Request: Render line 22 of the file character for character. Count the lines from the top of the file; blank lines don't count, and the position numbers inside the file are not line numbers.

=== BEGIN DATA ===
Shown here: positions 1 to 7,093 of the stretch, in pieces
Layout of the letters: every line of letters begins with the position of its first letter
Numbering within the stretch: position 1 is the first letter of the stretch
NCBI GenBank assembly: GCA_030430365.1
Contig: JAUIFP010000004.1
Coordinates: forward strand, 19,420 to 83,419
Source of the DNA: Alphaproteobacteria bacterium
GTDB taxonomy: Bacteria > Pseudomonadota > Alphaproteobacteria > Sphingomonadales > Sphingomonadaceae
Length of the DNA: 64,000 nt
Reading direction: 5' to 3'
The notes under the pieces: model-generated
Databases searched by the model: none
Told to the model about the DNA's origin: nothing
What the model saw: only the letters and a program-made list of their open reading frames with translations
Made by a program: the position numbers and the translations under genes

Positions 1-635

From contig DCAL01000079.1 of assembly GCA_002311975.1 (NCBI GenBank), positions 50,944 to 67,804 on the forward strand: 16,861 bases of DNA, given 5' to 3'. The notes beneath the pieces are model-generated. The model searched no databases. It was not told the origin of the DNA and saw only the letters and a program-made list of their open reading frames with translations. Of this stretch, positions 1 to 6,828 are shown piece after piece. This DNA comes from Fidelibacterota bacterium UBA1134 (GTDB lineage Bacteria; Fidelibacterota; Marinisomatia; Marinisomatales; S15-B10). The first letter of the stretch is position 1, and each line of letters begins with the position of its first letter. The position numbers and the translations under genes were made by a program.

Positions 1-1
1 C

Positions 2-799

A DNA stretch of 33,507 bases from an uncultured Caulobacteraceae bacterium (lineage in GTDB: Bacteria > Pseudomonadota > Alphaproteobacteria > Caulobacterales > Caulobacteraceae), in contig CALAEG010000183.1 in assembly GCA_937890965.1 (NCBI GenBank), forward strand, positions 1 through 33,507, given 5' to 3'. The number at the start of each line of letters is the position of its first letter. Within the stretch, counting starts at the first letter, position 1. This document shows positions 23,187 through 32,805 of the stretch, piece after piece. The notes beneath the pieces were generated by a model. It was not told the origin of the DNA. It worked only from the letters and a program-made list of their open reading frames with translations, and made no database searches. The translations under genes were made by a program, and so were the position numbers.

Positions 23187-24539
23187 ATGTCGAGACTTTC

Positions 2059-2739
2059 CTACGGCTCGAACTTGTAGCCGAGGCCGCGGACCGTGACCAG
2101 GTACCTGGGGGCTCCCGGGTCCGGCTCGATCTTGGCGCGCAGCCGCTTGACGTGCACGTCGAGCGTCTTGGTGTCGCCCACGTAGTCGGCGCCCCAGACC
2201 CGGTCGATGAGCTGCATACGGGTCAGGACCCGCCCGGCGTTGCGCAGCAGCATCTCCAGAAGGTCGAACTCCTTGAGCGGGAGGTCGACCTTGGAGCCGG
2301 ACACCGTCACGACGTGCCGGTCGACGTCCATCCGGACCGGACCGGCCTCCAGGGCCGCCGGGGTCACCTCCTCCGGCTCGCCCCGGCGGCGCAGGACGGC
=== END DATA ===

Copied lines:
Positions 23187-24539